The president’s refusal to certify an accord his own defense secretary, James Mattis, says Iran is upholding, and is in the American national interest, would send a strong signal that the United States has become a bait-and-switch power whose word is worthless.It’s America’s word as solemn gage that has underwritten global security since 1945. Goodbye to all that.
Trump claims that the accord was a lousy deal. Cohen writes that it never promised an ideal outcome, but it was negotiated when both parties had their eyes wide open:
Iran’s nuclear program was pitched into reverse by the agreement after a decade of rapid development. The number of centrifuges was slashed. Iran’s uranium stockpile was all but eliminated; enrichment levels are capped at 3.7 percent, a long way from bomb grade; outside inspection by the International Atomic Energy Agency is rigorous. The IAEA, like Mattis, has found that Iran is in compliance.Would it have been nice if Iran had been persuaded to dismantle its nuclear program and its scientists induced to consign their mastery of the nuclear fuel cycle to amnesiac oblivion? Sure. Dream on. Diplomacy takes place in the real world, as those mouthing off about North Korean nuclear dismantlement will discover. It involves trade-offs equally painful for both sides that produce an imperfect outcome better than the alternative.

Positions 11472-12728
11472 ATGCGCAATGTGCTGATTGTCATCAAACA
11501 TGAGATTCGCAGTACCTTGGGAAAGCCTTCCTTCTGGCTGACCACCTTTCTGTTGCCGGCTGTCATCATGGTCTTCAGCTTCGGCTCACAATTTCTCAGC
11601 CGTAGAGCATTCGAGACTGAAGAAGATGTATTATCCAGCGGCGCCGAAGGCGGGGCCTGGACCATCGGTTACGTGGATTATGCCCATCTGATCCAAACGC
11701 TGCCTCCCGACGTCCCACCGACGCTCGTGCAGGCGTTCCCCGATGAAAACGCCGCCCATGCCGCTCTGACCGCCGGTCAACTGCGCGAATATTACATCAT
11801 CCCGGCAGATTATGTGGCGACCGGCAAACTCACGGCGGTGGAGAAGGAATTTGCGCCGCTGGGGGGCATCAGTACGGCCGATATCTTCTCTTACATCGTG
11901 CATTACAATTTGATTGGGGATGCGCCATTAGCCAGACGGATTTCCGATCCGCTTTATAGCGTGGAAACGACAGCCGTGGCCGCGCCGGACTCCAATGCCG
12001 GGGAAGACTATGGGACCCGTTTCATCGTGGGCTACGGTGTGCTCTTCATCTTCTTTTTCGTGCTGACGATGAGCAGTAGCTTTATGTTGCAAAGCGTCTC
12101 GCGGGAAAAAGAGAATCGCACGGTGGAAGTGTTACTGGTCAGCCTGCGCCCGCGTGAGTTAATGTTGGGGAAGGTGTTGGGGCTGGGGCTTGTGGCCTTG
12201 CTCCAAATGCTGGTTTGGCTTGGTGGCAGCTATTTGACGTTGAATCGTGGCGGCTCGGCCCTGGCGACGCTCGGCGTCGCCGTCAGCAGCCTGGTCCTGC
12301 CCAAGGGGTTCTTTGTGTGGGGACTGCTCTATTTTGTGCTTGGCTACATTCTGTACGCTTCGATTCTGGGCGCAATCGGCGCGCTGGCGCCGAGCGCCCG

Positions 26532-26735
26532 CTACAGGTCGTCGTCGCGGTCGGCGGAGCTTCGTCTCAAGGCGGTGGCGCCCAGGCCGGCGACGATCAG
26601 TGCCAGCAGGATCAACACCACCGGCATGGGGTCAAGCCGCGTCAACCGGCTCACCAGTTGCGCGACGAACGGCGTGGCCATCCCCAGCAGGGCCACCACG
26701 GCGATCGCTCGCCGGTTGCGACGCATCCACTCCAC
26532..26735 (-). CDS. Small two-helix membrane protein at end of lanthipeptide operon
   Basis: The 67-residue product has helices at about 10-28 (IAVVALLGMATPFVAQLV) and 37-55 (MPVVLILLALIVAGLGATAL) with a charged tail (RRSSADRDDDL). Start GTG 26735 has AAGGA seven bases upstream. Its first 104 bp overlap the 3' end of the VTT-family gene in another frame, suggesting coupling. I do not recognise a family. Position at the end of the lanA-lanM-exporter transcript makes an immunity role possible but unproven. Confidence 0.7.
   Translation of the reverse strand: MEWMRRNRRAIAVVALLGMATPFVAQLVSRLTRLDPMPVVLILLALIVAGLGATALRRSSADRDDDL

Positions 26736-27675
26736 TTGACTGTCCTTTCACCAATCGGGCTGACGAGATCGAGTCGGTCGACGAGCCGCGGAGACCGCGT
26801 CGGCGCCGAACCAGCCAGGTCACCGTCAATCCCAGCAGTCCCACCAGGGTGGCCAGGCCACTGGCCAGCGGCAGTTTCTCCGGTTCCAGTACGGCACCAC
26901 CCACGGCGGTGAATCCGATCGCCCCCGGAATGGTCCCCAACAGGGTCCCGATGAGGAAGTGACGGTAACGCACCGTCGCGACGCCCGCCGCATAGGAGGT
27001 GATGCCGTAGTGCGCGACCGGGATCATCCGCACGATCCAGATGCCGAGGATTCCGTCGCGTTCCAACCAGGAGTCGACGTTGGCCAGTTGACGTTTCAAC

Throughout his entire life, Trump has never had his eyes wide open. It has been reported that when Steve Bannon warned Trump that he could be removed under the 25th Amendment, Trump's response was, "What's that?"
Not the sharpest tool in the shed.